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  1. #1

    96 SeaDoo Challenger cavitation issues

    I have a 96 Seadoo Challenger that is suffering intermittent cavitation. Some times it launches out of the hole fine, some times it cavitates really badly. I replaced the impeller with a Skat-Trak 14.5/22.5 and new wear ring and the problem continues. Could some one help me with a quick list of possible causes. I don't see any water coming in from the stock carbon ring. That would seem to me like the next obvious place to look at...but I have heard if I don't see any water leaking in I shouldn't worry about it? Anyone have thoughts on this? Do I need to use more silicone when I seal my pump? Can a poorly sealed ride plate cause cavitation?

    Thanks in advance.

  2. #2
    How about the rubber spinner attached to the front of the impeller? Mine must have gotten chewed off the last time I sucked up the tow rope.

  3. #3
    mark2m's Avatar
    Join Date
    Mar 2008
    Greenwood Lake, NY
    That rubber nose boot can and will cause it if it is damage enough to cause a turbulent water flow. Also while you may not be seeing water entering through the carbon rings a problem with the carbon ring setup that on hard acceleration it will suck air from the bilge causing cavitation. If you have the driveshafts with the three grooves on it you can try and increase pressure on the accordion setup by moving the mating surface closer together. That or replace the whole carbon ring assy with the older setup that consist of a greased bearing in a housing which many have gone to. You can search for retro carrier here or on for more info and write-ups. I removed my carbon ring setup for the carrier and it is a world of difference.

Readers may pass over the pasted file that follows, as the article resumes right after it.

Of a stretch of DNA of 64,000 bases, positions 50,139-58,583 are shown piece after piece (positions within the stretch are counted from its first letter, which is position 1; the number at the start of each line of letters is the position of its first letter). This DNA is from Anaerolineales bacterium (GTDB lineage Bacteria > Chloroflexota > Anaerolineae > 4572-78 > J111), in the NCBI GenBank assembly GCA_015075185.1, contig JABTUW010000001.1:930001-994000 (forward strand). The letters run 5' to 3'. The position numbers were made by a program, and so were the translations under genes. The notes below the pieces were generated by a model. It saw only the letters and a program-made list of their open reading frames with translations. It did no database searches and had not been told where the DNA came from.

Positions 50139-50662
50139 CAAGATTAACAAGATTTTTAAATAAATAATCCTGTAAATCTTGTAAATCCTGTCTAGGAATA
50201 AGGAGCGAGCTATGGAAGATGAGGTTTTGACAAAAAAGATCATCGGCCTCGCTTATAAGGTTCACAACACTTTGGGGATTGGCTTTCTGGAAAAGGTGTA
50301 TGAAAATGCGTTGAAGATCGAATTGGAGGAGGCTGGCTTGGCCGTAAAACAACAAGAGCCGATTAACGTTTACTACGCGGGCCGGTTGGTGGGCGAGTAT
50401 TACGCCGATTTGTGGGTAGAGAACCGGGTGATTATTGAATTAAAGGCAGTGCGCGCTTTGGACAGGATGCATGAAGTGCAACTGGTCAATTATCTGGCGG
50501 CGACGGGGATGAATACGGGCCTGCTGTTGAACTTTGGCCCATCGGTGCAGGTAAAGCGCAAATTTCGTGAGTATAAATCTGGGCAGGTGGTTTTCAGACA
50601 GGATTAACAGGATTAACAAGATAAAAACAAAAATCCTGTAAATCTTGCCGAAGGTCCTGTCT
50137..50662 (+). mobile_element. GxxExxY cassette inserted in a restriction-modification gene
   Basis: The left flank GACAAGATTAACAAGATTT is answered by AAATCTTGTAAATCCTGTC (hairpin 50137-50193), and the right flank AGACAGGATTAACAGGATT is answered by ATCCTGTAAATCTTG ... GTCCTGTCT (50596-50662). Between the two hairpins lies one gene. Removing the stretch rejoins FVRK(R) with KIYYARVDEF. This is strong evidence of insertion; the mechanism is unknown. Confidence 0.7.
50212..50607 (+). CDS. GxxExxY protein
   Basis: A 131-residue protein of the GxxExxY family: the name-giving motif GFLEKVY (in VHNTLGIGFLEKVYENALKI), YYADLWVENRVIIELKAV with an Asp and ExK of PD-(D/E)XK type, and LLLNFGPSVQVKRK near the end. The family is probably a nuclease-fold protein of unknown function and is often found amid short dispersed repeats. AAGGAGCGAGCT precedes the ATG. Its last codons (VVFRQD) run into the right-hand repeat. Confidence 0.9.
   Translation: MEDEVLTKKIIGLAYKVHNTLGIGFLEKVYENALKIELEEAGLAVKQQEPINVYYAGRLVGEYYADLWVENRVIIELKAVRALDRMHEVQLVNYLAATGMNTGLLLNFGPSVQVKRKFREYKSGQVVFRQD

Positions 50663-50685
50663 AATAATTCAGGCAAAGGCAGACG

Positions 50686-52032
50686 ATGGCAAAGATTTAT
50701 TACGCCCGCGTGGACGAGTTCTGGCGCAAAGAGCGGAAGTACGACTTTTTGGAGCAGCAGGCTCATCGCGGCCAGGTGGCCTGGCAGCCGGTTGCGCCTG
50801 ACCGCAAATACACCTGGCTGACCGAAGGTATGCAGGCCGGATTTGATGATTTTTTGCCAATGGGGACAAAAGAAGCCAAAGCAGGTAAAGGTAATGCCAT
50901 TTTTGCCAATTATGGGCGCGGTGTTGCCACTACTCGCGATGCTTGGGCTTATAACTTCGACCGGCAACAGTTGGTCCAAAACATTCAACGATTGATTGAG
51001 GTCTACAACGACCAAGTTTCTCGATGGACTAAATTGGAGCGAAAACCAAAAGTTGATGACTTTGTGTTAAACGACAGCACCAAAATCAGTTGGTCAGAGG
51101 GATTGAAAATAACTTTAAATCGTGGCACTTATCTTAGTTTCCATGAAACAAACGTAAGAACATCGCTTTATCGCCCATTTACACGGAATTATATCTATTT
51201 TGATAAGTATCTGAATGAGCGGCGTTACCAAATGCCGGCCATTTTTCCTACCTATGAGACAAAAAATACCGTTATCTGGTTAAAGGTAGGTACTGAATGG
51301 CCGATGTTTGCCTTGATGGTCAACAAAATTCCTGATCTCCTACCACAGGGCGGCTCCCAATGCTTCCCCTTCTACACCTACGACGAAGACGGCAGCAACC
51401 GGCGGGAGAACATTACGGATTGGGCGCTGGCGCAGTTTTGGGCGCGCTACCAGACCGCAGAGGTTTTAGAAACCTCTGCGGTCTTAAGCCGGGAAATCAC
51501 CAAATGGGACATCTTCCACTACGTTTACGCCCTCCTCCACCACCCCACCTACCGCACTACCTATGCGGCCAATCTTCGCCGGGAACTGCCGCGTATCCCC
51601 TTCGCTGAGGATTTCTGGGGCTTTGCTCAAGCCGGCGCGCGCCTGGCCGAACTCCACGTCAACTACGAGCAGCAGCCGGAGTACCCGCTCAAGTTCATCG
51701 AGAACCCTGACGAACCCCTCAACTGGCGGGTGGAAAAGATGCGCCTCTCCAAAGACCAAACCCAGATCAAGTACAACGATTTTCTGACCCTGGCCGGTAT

4. #4

    Ride Plate

    could be it too. Many times the sealing of the plate to the boat will fail,
    causing cavitation. As mentioned before, the carbon ring/pump engine alignment can be an issue. Check motor mounts too. Good Luck!

  5. #5
    ok thanks for the input. I pulled the drive shaft today to inspect the carbon ring assembly. I found the carbon ring gouged up. I used a piece of 1200 grit sand paper and re-surfaced the carbon ring on a piece of flat steel. Did the same with the stainless steel ring. Cleaned it all up, looks much better now. Installing a new rubber nose boot on the impeller, another new wear ring as well as new rubber bumpers front and rear on the drive shaft. I will check engine to drive shaft alignment when it all goes together.

    NEW QUESTION: How do I get the darn ride plate off the bottom of this boat? I want to take it off so I can re-seal it. I pulled the six ride plate mounting screws from the bottom of the boat. I used two 2x4's placed inside the pump housing and a jack to press out the ride plate. So far its a no go with a 6 ton jack. Do I need more jacking pressure or did I miss some screws?